Three thoughts on the Utah Jazz’s 111-84 win over the Miami Heat from Salt Lake Tribune Jazz beat writer Andy Larsen.

1. Jazz’s defense dominant against undermanned Heat squad

The Miami Heat scored just 84 points all night long, but even that overstates how successful they were on the offensive end thanks to a 31-point fourth quarter of garbage time. But before that, the Jazz were even better, allowing just 53 points through three quarters to this Heat team.

The biggest factor for the Jazz was just how dominant they were at the rim, thanks to Rudy Gobert and Derrick Favors. On shots within three feet of the basket, the easiest shots in the game, the Heat shot just 9-24. Go out a little further, those shots elsewhere in the paint feet went in just 4-13 times. That is the kind of Jazz defense that this team is known for.

(NBA.com)

Against a team like this that doesn’t exactly know how it’s going to score (and that was especially true with Goran Dragic and Hassan Whiteside out), it’s kind of remarkable just how scary Gobert is to the opposition. The NBA’s elite players have counters, but against a team that doesn’t? Well, Gobert’s good enough to swallow everything at the rim.

The perimeter players also helped Gobert out by staying with their Heat counterparts, making his life easier and honestly forcing misses of their own. This is really good defense by Jae Crowder, for example.

But of course, that they’re running that isolation play that early in the game for James Johnson is an indication of the Heat’s level of execution in the game.

2. Donovan Mitchell’s superb night

I thought Wednesday’s game was one of Donovan Mitchell’s best games of the season, even though the 21 points don’t jump off the page. But Mitchell’s offensive performance, especially in the third quarter, showed some strides. Mitchell played within himself, and regularly used change of pace moves to get himself open.

Here’s his highlight video from tonight’s game.

First basket, he picks up a loose ball, then makes the finish by faking right and going left. Next possession, he goes around the screen, doesn’t like what he sees, steps back, goes around the screen the other way, then fakes the stepback three, before exploding to the open space with one foot.

Even after getting an offensive rebound, he’s not trying to beat Bam Adebayo up to the rim. Instead, he stays patient, pump-fakes him, then takes advantage. On a corner three, pump-fakes the defender past him, then takes the open shot.

That change of pace is something he talked about at shootaround in the morning, and so it was really encouraging to see him use it to good success in the game itself.

But when I asked Quin Snyder about his game, Snyder went first to his defense. Mitchell picked up two steals, but I thought his contributions in guarding on the wing were excellent as well.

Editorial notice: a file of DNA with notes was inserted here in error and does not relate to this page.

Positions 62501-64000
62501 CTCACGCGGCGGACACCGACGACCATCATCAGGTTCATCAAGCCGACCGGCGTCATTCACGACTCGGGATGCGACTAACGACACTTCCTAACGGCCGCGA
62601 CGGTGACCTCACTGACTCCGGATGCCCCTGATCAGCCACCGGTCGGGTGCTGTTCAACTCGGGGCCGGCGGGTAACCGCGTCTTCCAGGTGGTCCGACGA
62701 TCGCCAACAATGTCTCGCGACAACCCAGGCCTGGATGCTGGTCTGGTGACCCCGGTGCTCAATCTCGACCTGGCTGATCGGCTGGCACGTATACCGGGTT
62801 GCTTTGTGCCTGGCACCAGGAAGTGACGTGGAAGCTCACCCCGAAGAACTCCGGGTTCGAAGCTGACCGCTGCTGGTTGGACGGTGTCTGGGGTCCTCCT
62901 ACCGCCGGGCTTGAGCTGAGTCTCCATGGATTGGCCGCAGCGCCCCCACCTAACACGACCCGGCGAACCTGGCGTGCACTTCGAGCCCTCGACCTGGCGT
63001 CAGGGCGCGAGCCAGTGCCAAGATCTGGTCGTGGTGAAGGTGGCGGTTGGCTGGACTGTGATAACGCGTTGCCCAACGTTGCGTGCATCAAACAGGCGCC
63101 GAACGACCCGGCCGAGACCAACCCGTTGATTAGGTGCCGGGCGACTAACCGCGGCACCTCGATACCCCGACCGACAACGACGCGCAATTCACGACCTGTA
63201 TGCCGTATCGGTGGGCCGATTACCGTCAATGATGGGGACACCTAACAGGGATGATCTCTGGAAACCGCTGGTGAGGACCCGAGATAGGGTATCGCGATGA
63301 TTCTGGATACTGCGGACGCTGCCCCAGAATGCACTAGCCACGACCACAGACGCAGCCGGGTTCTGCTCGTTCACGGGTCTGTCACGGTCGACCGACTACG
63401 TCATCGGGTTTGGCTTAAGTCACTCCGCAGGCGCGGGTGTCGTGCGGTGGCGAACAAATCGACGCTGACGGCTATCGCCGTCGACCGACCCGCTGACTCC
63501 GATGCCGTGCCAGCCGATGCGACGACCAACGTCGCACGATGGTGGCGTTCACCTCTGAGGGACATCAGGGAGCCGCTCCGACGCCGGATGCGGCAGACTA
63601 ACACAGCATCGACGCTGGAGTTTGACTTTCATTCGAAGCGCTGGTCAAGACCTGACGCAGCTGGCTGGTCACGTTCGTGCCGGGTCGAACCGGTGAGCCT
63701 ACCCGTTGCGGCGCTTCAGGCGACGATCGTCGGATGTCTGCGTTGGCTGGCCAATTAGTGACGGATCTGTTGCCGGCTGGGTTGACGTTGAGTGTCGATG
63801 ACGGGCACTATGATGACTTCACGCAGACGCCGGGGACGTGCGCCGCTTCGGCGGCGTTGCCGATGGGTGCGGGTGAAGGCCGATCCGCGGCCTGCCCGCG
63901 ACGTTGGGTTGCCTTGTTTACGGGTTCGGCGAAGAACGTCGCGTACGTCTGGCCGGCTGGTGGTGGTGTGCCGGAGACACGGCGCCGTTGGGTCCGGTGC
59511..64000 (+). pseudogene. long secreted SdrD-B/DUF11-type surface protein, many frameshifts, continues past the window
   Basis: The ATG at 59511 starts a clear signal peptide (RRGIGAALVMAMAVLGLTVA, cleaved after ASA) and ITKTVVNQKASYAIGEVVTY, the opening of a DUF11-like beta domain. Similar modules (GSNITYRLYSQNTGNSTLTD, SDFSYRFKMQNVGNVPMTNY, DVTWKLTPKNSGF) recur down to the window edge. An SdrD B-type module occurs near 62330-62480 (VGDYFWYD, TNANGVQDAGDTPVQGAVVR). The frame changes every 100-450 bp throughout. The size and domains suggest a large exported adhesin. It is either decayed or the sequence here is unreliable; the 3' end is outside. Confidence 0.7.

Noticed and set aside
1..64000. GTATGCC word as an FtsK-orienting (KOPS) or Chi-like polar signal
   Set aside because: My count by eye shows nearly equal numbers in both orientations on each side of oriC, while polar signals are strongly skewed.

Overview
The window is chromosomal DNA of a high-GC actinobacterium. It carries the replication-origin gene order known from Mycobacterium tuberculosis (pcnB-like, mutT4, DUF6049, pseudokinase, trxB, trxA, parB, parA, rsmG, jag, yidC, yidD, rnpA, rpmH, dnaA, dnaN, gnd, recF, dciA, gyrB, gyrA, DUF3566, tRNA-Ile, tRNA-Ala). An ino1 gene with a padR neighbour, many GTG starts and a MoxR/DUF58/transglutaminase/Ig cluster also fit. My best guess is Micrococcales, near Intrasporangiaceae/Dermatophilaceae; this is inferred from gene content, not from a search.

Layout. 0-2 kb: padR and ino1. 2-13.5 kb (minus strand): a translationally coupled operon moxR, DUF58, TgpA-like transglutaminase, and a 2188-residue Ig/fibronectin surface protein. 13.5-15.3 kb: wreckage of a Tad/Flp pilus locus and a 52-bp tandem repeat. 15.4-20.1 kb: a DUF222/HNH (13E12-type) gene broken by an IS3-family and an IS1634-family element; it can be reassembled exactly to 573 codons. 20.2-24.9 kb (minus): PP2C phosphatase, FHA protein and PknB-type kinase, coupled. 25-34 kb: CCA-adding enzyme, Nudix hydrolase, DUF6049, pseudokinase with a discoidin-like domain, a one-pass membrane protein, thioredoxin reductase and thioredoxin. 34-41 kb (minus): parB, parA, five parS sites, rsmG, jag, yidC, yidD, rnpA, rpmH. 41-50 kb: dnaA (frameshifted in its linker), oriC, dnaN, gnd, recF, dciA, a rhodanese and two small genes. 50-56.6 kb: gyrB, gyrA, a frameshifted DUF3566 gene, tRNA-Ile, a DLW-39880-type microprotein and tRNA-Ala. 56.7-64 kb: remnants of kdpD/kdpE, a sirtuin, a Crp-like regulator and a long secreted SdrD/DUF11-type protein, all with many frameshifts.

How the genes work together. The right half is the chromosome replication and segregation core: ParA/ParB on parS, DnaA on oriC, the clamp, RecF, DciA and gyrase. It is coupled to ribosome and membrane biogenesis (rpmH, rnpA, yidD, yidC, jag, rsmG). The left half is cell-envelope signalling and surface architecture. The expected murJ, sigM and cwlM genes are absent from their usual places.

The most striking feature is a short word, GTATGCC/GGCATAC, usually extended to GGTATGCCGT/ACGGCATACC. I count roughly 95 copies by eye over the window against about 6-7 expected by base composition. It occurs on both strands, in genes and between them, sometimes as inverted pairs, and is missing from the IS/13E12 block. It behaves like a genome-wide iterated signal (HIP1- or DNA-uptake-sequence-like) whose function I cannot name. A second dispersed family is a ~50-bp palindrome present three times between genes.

That’s been an up and down part of Mitchell’s game this season, and I actually think it’s an important bellwether for his overall game. If he can find himself on the defensive end, it allows the Jazz to get out in transition or simply just force mismatches that they can exploit later.

“I think he was focused on the defensive end first and foremost and then the game just presents itself to you," Snyder said. "Each possession is different, but I think his mind was right about guarding and about competing.”

3. What’s a close game?

Here’s a weird piece of trivia about the Jazz’s season so far: they’re playing hardly any close games. They’ve played 10 games this season in which the score has been within five points within the last five minutes, a pretty wide margin as far as these “clutch” statistics go. The only teams in the NBA that have played fewer are the 6-win Cavs and the 4-win Suns.

And actually, if you want to go restrictive about the criteria, and say a close game is one where the score is within one possession with a minute left to go, the Jazz have only played four games, the very least in the NBA this season.

So what’s going on with the trick-or-treat Jazz? I have some hypotheses.

Hypothesis No. 1: The snowball effect. Turnovers lead to opponent makes lead to Jazz half-court possessions lead to missed shots. Or, the Jazz can take care of the ball, or make a shot, which impacts the possessions for the next minute. But those killer turnovers aren’t just zero points for you, they’re 2-3 points for your opponent plus hurting your next possession.

Hypothesis No. 2: With the Jazz roster having such continuity, the players on the roster are pretty content with where they’re at in terms of the rotation. Some of what drives an NBA team to come back from deficits is the desire to earn those roles on the team, but there are pretty clearly six defined potential starters and the rest of the players are bench guys.

Hypothesis No. 3: With the Jazz’s roster having such continuity, the players on the roster are connected enough that the success or failure of one unit impacts the success or failure of the others. I’m thinking specifically of the Dallas 50-point loss. That second unit that played in the fourth quarter was clearly not especially concerned about the margin, they knew they had lost and played like it.

Hypothesis No. 4: Randomness. Over a 29-game sample size, the difference between four close games and eight close games (which would be about average) is just not that big.

I think I like hypotheses No. 1 and No. 4 the best, but of course I do: they’re the explanations that don’t rely on the wishy-washy and hard to measure things like “team chemistry” and “motivation.” Regardless, the trend so far this year is a little bit weird. We’ll see if it evens out throughout the season.